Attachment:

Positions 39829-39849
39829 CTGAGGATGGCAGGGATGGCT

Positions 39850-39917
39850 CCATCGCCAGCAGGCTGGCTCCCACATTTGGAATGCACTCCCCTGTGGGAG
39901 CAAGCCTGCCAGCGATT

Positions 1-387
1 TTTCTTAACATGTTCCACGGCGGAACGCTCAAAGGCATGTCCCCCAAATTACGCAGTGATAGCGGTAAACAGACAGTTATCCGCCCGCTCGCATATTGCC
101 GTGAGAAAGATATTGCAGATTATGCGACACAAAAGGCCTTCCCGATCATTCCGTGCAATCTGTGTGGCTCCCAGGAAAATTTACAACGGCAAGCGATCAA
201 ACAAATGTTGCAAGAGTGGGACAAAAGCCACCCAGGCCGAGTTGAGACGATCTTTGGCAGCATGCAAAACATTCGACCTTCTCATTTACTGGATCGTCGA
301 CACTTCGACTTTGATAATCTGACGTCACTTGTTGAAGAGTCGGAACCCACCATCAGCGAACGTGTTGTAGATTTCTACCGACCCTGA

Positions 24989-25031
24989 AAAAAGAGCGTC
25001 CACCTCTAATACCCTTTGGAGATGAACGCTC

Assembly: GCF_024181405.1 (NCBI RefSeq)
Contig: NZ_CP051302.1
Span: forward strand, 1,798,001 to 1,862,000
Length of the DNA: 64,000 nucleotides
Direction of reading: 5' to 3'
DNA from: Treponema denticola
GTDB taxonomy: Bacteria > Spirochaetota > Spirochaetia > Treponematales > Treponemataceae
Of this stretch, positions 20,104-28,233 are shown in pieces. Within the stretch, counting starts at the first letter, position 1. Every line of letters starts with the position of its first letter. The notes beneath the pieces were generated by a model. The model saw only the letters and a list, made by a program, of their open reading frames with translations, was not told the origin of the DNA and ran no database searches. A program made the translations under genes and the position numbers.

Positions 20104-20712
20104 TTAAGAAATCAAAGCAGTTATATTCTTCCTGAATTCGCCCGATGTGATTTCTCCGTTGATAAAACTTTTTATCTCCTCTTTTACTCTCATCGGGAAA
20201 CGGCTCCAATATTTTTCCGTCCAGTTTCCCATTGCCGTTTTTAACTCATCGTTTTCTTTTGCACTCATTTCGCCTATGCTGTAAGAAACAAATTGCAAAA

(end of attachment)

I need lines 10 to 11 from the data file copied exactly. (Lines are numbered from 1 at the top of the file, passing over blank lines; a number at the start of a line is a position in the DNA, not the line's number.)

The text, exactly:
301 CACTTCGACTTTGATAATCTGACGTCACTTGTTGAAGAGTCGGAACCCACCATCAGCGAACGTGTTGTAGATTTCTACCGACCCTGA

Positions 24989-25031